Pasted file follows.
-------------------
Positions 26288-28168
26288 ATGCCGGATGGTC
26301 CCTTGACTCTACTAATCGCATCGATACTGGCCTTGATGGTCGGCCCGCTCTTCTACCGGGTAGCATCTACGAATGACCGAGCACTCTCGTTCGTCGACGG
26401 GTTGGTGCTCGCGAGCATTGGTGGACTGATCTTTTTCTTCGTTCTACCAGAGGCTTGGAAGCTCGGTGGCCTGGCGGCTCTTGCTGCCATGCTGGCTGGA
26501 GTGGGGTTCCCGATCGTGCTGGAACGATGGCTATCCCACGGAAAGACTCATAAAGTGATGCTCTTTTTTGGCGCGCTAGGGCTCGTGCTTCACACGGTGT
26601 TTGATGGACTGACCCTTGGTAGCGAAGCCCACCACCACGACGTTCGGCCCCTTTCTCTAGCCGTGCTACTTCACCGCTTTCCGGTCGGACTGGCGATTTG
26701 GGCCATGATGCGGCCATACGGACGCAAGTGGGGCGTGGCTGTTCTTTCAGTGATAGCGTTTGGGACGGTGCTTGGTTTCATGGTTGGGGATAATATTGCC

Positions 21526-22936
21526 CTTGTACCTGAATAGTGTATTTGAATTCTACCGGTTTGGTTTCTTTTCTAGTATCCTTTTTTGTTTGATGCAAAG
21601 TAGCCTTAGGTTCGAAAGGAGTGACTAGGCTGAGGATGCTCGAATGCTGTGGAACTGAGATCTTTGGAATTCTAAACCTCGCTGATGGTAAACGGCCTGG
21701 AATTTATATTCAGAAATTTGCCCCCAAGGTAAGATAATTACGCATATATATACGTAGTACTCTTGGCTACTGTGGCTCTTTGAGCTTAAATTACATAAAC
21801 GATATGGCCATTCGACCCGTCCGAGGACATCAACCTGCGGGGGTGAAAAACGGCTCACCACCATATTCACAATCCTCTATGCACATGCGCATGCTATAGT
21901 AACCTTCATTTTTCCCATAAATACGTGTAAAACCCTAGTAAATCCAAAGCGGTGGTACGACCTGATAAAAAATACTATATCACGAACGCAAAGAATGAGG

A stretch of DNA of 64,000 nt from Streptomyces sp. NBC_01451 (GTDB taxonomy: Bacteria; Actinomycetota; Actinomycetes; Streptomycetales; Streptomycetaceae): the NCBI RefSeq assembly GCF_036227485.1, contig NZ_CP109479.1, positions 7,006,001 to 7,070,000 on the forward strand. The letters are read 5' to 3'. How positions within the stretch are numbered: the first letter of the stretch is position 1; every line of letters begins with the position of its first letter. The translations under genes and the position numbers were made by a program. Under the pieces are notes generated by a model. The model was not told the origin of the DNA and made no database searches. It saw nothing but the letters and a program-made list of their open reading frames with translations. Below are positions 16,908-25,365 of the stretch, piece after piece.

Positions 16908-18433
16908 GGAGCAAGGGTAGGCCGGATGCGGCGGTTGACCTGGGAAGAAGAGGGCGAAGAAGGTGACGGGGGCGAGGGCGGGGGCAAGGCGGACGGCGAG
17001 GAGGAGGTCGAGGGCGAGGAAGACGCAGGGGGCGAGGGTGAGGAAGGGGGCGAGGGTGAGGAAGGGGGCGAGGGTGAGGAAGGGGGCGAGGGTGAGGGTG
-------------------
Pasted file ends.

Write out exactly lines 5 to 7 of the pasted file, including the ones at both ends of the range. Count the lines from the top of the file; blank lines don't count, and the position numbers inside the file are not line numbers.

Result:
26501 GTGGGGTTCCCGATCGTGCTGGAACGATGGCTATCCCACGGAAAGACTCATAAAGTGATGCTCTTTTTTGGCGCGCTAGGGCTCGTGCTTCACACGGTGT
26601 TTGATGGACTGACCCTTGGTAGCGAAGCCCACCACCACGACGTTCGGCCCCTTTCTCTAGCCGTGCTACTTCACCGCTTTCCGGTCGGACTGGCGATTTG
26701 GGCCATGATGCGGCCATACGGACGCAAGTGGGGCGTGGCTGTTCTTTCAGTGATAGCGTTTGGGACGGTGCTTGGTTTCATGGTTGGGGATAATATTGCC